How Efficient Is Dynamic Competition? The Case of Price as Investment
AbstractWe study industries where the price that a firm sets serves as an investment into lower cost or higher demand. We assess the welfare implications of the ensuing competition for the market using analytical and numerical approaches to compare the equilibria of a learning-by-doing model to the first-best planner solution. We show that dynamic competition leads to low deadweight loss. This cannot be attributed to similarity between the equilibria and the planner solution. Instead, we show how learning-by-doing causes the various contributions to deadweight loss to either be small or partly offset each other.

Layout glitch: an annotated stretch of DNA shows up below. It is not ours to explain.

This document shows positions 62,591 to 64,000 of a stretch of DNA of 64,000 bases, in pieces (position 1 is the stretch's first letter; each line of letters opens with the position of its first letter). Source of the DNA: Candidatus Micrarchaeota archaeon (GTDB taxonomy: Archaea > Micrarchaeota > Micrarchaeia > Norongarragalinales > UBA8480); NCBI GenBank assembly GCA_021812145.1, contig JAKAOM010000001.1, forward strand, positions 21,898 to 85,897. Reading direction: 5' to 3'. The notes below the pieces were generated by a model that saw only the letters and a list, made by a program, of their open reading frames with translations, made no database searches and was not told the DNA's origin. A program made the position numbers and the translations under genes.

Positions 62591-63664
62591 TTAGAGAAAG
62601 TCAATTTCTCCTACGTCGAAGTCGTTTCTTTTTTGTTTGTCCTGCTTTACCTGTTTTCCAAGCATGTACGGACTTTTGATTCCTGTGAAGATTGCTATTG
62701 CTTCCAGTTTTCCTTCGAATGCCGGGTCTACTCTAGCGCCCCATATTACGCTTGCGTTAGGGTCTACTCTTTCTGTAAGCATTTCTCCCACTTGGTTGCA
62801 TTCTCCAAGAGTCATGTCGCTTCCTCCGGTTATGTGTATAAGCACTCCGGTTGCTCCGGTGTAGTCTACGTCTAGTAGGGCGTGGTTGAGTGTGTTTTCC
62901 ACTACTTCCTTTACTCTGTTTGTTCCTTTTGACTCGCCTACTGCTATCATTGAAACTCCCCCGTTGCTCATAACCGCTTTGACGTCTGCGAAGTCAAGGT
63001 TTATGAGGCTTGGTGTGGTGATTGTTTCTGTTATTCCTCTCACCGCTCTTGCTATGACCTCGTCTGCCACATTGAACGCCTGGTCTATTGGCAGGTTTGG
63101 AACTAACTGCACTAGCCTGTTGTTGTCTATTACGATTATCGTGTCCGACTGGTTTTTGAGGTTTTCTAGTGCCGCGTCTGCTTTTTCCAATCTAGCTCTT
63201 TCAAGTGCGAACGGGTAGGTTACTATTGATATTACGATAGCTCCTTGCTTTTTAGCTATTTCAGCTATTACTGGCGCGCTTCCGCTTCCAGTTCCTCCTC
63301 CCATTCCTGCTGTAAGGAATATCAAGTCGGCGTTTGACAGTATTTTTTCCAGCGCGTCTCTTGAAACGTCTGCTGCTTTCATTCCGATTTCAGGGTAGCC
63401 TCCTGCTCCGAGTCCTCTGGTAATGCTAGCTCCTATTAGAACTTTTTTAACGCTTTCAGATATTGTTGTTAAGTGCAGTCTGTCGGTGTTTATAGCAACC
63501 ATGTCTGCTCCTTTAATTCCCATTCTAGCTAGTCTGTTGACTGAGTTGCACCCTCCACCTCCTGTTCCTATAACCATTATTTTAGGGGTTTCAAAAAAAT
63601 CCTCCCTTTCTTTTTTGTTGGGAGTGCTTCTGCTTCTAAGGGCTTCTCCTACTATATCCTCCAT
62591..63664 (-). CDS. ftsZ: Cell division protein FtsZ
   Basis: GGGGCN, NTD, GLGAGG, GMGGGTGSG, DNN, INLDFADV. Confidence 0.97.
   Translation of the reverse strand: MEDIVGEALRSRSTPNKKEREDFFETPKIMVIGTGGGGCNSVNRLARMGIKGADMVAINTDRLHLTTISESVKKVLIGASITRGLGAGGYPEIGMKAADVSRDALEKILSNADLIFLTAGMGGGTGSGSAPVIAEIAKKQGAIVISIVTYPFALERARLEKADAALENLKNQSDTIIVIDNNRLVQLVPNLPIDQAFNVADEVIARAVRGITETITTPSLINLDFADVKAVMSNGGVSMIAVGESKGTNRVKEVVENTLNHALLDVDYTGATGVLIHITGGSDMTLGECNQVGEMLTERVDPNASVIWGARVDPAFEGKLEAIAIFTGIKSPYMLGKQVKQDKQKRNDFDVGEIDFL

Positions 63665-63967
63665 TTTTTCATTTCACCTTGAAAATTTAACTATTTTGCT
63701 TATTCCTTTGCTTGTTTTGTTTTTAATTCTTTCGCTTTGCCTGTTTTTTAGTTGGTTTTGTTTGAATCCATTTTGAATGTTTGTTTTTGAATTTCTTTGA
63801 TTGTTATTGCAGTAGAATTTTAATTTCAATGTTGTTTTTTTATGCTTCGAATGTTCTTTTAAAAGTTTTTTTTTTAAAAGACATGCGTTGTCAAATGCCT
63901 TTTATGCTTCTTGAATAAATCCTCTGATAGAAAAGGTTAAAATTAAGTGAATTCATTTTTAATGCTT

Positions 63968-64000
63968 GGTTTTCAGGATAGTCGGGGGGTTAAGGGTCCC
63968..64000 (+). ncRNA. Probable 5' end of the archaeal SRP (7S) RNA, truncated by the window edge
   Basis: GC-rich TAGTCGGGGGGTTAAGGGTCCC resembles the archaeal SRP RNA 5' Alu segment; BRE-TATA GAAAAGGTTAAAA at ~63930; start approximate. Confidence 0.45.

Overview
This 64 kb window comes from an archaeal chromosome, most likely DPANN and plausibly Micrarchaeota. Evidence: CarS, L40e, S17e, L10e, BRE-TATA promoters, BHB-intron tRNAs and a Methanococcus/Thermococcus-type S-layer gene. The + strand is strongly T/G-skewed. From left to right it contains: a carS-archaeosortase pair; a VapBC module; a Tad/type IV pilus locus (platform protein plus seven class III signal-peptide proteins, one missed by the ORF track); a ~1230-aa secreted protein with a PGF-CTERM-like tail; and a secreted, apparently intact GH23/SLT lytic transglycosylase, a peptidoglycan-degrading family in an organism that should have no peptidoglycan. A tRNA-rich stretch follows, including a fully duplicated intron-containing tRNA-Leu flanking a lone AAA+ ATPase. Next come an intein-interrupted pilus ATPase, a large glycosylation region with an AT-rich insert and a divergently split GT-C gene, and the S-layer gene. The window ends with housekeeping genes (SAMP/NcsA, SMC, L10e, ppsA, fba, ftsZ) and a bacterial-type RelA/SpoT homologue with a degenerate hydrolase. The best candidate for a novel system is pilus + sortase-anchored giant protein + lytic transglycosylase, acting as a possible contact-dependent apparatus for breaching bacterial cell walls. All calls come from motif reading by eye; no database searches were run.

CitationBesanko, David, Ulrich Doraszelski, and Yaroslav Kryukov. 2019. "How Efficient Is Dynamic Competition? The Case of Price as Investment." American Economic Review, 109 (9): 3339-64. DOI: 10.1257/aer.20180131
- D21 Firm Behavior: Theory
- D25 Intertemporal Firm Choice: Investment, Capacity, and Financing
- D43 Market Structure, Pricing, and Design: Oligopoly and Other Forms of Market Imperfection
- D83 Search; Learning; Information and Knowledge; Communication; Belief; Unawareness
- L13 Oligopoly and Other Imperfect Markets